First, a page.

GIG: January 16, 2011 at Bennetts Lane
Piano soloists: Paul Grabowsky, Marc Hannaford, Magda Mayas
Martin Jackson and the Melbourne Jazz Cooperative gave us the chance to hear three very different piano soloists: Melbourne’s Paul Grabowsky and Marc Hannaford, and Berlin’s Magda Mayas on thoroughly prepared piano.
Shortly after Christmas one of my internet searches took me to an Australian Art Orchestra page of tributes to bassist Gary Costello, who died in 2006. The words collected here by fellow musicians and others who knew him well are definitely worth taking the time to read. They demonstrate not only that Gary was a friend and an inspiration to many, but that those in the music world are more than capable of expressing their deep feelings in words as well as through their playing or the performances they make happen.
The first in that long list of tributes was written by Paul Grabowsky. Every time I read his writing I marvel at how deftly he uses language and how well he conveys meaning. But I also must admit to being a bit annoyed that he is so good at communicating musically and yet so good at communicating in words. That’s a silly reaction, but I suppose it comes because I find writing about music is often a struggle, and Grabowsky seems to do it with ease.
Enough preamble. Grabowsky was the first piano soloist in an intriguingly diverse line-up. As I came in he was playing Coal for Cook, which he recorded in 1988 with the Wizards of Oz — Dale Barlow on tenor sax, Tony Buck on drums and Lloyd Swanton on bass. Grabowsky said he had been into Ornette Coleman when he wrote the piece. He followed that with Silverland, from his albums Tales of Time and Space (a personal favourite) and Big Adventure. What stood out for me in this solo version was its fluidity, how Grabowsky used the dynamics and the definite, strong presence that he has — it’s hard to define except to say that he grabs our attention and holds it.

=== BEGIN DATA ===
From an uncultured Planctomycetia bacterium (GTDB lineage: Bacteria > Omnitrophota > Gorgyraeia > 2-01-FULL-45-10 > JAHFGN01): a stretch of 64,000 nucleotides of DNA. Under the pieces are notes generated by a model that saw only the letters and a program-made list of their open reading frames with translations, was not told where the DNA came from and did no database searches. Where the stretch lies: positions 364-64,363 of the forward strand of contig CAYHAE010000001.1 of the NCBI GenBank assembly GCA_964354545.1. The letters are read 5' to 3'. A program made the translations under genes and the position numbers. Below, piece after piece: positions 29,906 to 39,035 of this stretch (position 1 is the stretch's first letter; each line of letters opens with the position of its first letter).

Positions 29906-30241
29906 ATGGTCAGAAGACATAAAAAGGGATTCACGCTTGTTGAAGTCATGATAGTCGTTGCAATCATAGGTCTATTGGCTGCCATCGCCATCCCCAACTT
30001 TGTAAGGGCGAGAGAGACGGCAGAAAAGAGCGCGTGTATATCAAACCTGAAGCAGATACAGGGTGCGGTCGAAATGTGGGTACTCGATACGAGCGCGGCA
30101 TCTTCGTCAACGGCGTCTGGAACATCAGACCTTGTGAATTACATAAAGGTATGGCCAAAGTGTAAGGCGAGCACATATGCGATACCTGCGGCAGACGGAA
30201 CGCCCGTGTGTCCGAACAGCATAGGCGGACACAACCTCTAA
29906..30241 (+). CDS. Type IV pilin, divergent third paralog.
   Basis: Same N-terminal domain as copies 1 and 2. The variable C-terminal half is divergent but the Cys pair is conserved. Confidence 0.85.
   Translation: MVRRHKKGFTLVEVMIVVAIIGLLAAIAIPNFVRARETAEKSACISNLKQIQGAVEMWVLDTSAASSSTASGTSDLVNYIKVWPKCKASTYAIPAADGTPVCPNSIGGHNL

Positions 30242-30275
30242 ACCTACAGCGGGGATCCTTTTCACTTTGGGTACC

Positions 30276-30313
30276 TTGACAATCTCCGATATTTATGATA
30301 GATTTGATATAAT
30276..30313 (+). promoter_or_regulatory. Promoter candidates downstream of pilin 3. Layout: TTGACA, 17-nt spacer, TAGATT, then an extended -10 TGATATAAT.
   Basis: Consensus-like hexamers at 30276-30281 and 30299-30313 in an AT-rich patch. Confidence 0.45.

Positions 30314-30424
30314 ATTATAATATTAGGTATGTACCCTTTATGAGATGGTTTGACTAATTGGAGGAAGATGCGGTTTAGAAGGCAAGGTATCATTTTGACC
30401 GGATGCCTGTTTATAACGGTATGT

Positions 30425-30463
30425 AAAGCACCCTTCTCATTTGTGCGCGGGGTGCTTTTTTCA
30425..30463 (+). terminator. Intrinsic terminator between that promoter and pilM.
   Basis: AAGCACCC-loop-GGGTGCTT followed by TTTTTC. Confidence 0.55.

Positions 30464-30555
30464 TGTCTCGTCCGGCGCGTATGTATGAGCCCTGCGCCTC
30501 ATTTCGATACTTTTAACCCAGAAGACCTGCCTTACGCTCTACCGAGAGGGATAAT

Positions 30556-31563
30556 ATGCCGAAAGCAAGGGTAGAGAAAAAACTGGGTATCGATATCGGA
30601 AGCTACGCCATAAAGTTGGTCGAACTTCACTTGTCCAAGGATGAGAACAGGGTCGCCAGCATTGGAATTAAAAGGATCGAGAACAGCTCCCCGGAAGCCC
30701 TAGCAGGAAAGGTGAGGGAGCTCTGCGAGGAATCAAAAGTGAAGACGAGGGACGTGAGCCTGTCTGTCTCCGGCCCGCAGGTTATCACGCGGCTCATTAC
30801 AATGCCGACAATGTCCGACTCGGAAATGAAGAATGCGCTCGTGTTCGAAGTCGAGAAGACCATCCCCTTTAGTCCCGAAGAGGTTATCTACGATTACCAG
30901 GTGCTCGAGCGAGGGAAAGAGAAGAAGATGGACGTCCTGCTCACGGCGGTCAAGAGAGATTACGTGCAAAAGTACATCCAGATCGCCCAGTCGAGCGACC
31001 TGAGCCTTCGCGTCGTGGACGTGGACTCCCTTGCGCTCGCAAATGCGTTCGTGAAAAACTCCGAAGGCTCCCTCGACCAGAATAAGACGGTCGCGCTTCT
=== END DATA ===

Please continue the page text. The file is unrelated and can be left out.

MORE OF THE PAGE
In Angel, also from Tales, the notes tumbled and cascaded over each other so easily. It took a while for the familiar melody to drift in. Again Grabowsky used dynamics expressively. There was clarity in individual notes, which had great beauty as they skipped between pauses, then rolled on with the abandon and delight of a child descending a grassy hillside. Grabowsky caresses the keys, nurturing the notes, then without apparent haste summons them to grow in volume, splendour and power.
This set closed with The Fruit (Bud Powell), which was faster, jaunty, bouncy and fun, with plenty of melody mixed with verve and energy.
Marc Hannaford said he felt as if he was stuck between Bud Powell and prepared piano, which he was. His set opened with his version of an Elliot Carter piece followed without a break by a Jelly Roll Morton number.